Becoming a Healthy Community – Changing Culture!
Recently, I participated in a Strategic Planning Session to reduce substance abuse in the Cadillac Area. Opioids, methadone, heroin, and student vaping were the topics. Session participants included personnel from many fields including medical and mental health, law enforcement, judicial, governmental, social services, nonprofit organizations, ministerial, educational, as well as local Jr. High and high school students. Participants were able to coalesce concerns into one short term goal and multiple long term goals. In the short term, the goal is to educate our community about proper drug disposal, the dangers of crystal methamphetamine (meth) and heroin, and educating students about the inherent dangers of vaping. Long term goals are to reduce the availability of illegal drugs, reduce prescription drug abuse, increase access to Narcotics Anonymous (NA) and Alcoholic Anonymous (AA) support groups, and add additional work re-entry programs for drug offenders.
At the Rural Michigan Opioid Summit I learned that opioid overdoses have skyrocketed since the late 1990s, becoming the worst drug epidemic in modern American history. In 2017 more than 47,000 Americans died as a result of an opioid overdose; including heroin, and illicitly manufactured fentanyl, a powerful synthetic opioid. That same year, an estimated 1.7 million people in the United States suffered from substance use disorders related to abuse of prescription opioid pain relievers, and 652,000 suffered from a heroin use disorder. The Midwestern United States region saw opioid overdoses increase 70 percent from July 2016 through September 2017, and in 2018 a study by WalletHub found that Michigan ranks 4th in the country for highest drug use. The numbers for 2019 are rising at an alarming rate. The Traverse Narcotics Team (TNT) reports that Wexford County ranked #1 in 2018 for drug activity and arrests for their eight (8) county service area, and meth occupied the greatest portion of the investigative activity.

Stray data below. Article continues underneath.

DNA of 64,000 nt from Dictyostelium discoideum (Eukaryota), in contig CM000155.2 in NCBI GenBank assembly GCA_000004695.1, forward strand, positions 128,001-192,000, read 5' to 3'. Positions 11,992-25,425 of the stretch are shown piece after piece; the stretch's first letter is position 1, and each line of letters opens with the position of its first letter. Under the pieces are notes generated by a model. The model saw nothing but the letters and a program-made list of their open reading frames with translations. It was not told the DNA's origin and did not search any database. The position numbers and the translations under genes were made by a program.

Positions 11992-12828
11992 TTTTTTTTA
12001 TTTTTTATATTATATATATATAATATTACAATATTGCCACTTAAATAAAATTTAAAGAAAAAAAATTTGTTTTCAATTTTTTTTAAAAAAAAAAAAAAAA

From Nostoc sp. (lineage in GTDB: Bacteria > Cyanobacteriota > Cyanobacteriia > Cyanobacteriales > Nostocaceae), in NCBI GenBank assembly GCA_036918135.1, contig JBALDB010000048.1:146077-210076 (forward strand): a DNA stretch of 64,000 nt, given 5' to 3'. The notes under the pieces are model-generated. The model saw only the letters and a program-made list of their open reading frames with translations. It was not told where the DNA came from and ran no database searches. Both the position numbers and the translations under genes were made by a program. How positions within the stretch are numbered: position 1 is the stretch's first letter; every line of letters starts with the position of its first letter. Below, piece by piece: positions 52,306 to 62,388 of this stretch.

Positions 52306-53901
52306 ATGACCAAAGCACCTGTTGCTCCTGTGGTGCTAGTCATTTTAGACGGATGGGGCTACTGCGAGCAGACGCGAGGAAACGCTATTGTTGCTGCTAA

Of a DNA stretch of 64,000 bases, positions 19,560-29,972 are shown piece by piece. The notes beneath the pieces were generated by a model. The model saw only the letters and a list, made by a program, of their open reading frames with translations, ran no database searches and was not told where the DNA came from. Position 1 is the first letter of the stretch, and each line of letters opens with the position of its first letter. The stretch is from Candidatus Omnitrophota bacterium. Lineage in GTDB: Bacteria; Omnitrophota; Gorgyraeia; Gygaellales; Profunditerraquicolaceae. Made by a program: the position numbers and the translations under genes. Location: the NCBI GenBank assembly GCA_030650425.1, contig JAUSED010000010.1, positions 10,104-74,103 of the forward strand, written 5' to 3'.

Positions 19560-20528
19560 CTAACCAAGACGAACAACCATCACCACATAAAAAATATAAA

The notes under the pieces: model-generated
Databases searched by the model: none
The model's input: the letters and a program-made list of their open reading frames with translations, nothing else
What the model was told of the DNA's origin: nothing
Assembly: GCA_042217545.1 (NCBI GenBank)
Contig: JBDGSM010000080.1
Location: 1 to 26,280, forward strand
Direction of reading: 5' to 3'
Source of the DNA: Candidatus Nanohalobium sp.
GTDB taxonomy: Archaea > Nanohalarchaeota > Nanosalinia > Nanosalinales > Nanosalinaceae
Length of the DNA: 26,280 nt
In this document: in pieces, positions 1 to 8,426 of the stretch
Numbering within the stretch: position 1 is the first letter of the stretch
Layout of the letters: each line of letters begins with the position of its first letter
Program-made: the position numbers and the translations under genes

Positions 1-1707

A healthy community begins by simply educating people about healthy behaviors, with the support from our citizens and community leaders, to create community-led change. A healthier community is about being safe and living a clean life. With use of opioids, vaping, heroin, and “meth” on the rise, this isn’t an easy task. To change the culture of drug use will require the engagement of all sectors of a community—and across America these changes are happening. Communities are transforming in ways that help put better health within everyone’s reach.
For businesses, a healthier drug-free community can reduce expenses by lowering health care expenses, improving workplace morale, reduce absenteeism, and lead to a better workforce.
For schools, healthier children can focus on classroom work, are more likely to perform better on tests, and have fewer days absent.
For the community perspective, a healthier community will attract young professionals, which in turn will boost bottom lines for community businesses, increase the tax base that contributes to making city improvements and fixing roads, and increases funding available to support local schools.
The Foundation understands the greatest needs facing our community and we are at the table because healthier people are happier, more productive, more likely to generate income, and more likely to give back to their communities.